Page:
What does * and ** means in Python? Is it to do with pointers …

  • Answer to: “What is the pointer in Python”

    Background: I come from assembly language and games coding in C++, so I know what pointers are all about.

    It’s important to understand variables in Python are effectively pointers in practical use. The equal “=” assignment operator automatically creates an effective pointer – unless it is a basic type (called an immutable): int, float, str, bool are basic types, and these are not pointers of any description.

    lists, dicts, class objects etc are effectively pointers.

    Let’s stop talking, and SHOW you what it is all about with real-world examples.

    so if you have a variable “a” representing a list (which is not a basic type) :-

    ———

    a=[1,2,3]

    creates the list object and also creates (effectively) a pointer to it called “a”

    ———

    so if you assign :-

    b=a

    both a and b are pointers to the same list object

    so if you say :-

    a[0]=10

    both a and b will be :-

    [10,2,3]

    you can check they point to the same object with the “is” operator :-

    a is b

    will return True

    this is not the same as “==”

    which compares two different objects and gives True as long as the contents are the same

    ———————

    only when all pointers to the object are removed does python delete it.

    so you could

    del a

    or

    del b

    and python will still store the object

    only when you del the last pointer to it, is the object removed from memory.

    ———————

    remember I said simple types are not pointers

    so :-

    a=10

    b=a

    these are not pointing to the same object, as it is a simple type (int)*.

    a=100

    will not set b to 100, b will remain at 10

    PS. This is better than just using indexing as “pointers” which you can do in any language. As you can access all the members and sub members of an object you point to in the same way. So it acts as a proper pointer in C++. And it’s not a copy that needs to be updated after – as it shares the same memory. What’s not to like.


    Re: Krzysztof’s answer and comments on this answer.

    None of us is right or wrong here, despite what he initially said in the comments below. I feel my explanation is easier for beginners to “get it” quickly. The main thing is you understand what is going on, not the technical terms used, or to present too many outside details, to begin with, you will just get confused. Both answers complement each other, read mine first to “get” the key points quickly.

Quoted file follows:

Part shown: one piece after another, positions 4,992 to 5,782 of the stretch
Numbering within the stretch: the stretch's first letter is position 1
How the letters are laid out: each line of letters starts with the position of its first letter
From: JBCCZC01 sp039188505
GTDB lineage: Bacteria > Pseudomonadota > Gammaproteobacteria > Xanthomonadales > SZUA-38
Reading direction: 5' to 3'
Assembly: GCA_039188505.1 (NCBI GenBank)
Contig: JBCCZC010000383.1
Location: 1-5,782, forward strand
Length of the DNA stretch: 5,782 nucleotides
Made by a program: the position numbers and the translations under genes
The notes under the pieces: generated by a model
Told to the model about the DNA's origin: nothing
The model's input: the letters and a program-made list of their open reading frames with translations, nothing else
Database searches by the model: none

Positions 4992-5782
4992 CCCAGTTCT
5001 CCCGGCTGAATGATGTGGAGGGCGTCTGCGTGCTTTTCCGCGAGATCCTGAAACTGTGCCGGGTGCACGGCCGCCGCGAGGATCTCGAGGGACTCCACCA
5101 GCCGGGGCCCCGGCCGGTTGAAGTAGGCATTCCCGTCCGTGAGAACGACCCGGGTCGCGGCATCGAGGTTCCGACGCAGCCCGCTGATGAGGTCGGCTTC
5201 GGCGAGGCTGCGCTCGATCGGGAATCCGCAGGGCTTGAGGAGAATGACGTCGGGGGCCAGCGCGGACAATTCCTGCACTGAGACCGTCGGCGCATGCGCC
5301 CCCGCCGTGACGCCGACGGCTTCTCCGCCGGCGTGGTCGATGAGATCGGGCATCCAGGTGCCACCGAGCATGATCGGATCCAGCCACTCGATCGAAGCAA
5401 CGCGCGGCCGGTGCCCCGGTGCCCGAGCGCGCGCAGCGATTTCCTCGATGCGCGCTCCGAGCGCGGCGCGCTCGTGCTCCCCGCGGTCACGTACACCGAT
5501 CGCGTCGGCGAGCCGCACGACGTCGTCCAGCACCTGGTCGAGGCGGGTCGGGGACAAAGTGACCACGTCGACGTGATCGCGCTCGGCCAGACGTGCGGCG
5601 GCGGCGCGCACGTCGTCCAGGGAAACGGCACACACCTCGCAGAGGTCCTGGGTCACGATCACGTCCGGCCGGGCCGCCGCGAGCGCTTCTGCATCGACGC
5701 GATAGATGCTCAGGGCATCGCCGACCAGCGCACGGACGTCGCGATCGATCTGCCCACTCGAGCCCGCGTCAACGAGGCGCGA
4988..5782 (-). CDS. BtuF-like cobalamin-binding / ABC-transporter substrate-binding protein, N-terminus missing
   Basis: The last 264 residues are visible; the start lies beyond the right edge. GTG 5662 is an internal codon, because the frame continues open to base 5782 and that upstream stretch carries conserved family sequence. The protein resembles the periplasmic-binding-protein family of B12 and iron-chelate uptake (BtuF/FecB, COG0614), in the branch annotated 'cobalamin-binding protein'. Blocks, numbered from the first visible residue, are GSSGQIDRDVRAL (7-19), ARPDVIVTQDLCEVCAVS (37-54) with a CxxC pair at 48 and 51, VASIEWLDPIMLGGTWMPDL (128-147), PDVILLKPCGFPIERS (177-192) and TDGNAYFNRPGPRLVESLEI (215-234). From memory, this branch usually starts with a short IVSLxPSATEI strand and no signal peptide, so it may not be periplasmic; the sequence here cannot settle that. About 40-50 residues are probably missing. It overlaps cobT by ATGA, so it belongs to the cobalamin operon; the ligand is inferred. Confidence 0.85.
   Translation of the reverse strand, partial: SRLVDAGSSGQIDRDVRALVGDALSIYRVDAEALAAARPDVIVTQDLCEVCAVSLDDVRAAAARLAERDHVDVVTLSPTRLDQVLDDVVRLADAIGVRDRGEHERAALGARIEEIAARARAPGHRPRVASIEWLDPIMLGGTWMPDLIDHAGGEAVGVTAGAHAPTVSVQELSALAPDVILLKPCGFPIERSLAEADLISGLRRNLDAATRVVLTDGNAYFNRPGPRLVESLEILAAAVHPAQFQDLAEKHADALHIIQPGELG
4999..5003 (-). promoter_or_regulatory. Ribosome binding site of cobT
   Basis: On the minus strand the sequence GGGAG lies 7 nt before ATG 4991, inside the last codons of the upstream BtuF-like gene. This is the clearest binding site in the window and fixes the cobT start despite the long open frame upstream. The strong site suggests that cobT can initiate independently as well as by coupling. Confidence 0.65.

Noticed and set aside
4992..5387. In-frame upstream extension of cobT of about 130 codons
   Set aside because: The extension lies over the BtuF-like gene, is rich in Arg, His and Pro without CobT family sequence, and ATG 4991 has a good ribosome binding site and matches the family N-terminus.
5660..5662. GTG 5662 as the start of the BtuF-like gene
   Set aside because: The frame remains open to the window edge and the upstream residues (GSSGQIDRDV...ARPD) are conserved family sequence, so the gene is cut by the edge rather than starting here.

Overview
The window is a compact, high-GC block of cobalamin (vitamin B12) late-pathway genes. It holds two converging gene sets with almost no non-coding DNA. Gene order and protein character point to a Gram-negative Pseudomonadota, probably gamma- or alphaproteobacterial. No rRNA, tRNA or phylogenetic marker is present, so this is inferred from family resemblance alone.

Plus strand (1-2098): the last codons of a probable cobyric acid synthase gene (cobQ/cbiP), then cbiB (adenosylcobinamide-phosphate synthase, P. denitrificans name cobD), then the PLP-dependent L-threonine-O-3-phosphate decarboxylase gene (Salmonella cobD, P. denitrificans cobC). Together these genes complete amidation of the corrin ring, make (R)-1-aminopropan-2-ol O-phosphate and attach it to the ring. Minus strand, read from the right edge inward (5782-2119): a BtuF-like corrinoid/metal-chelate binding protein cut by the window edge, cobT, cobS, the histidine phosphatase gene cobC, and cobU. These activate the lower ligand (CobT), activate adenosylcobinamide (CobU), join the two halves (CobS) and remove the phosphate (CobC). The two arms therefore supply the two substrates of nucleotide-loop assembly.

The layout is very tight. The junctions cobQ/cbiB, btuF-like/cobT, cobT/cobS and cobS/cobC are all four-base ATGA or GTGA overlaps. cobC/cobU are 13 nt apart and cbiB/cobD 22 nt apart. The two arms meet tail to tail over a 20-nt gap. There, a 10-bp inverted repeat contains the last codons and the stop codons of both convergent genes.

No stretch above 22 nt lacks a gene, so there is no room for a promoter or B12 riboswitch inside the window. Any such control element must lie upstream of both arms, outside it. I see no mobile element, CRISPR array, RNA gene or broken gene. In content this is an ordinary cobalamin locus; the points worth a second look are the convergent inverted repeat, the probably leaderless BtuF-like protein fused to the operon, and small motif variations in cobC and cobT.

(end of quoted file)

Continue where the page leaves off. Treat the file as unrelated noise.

Reminds me of this, one of my most favourite quotes of all time. “You can know the name of a bird in all the languages of the world, but when you’re finished, you’ll know absolutely nothing whatever about the bird… So let’s look at the bird and see what it’s doing — that’s what counts. Behaviour counts more than anything and I learned very early the difference between knowing the name of something and knowing something.”

    Richard Feynman

    US educator & physicist (1918 – 1988)

    And yes, to all practical purposes they behave effectively as pointers.

    Which is why I led this answer on real-world examples you will encounter 99% of the time – not getting too hooked up on the correct terminology used. Also, the “immutable” terminology as explained in computer science – breaks down in Python when using classes that have mixes of simple and complex data types – as the more complex data types are always pointers – you can always change them. Not actually “immutable”. Here, my explanation works better in predicting what is going on. (As it is closer to what is actually happening under the hood).

    A comment on the notion that “all data in python is an object” which was also mentioned in the comments section. Now follows a more long-winded explanation on that. No need to read if you just here to understand how pointers/ references work in python.

    It is not technically correct that everything in python is an object. This is something you are taught in computer science classes. But if we go deeper, int in python is not a true “object” in any normal sense. Yes, it appears to have methods if you do introspection (e.g. a dir) on it. However, it’s not really stored that way under the hood (would be crazy on memory). For example, you cannot add new member variables as you would in a normal object. All the int “object” really is – under the hood – is some flags which allow you to override certain operations. It’s good, it’s pythonic, it maintains the same consistent interface by making it look like an object. I’ve seen the python source for this and can assure you it’s not a real object by any means. You cannot add any kind of new attribute, method or variable. But you can override certain operations using the same interface as if it were an object, which is cool and pythonic. Why remember another syntax? I love Python as a language for that very reason, and it’s why it’s my fav. To me, this is elegant simplicity/beauty.

    The key advantage of python is it gets you going very quickly. It looks like pseudo-code and is very readable. This answer (in my opinion) fits with this philosophy of python. As you get more advanced and use it more – python is still very powerful – and there is all kind of details and tricks you can learn to get the very best from it and get it to do exactly what you require! Yes! You can have the power of C and be elegant.

    As discussed in the comments regarding this example, these technically have the same ID when you check. But in all practical terms of how it is used and functions, it all fits with the model described here. (As of me typing this, June 2020, that is the best argument anyone has made in the comments, and it did not matter in any practical terms).

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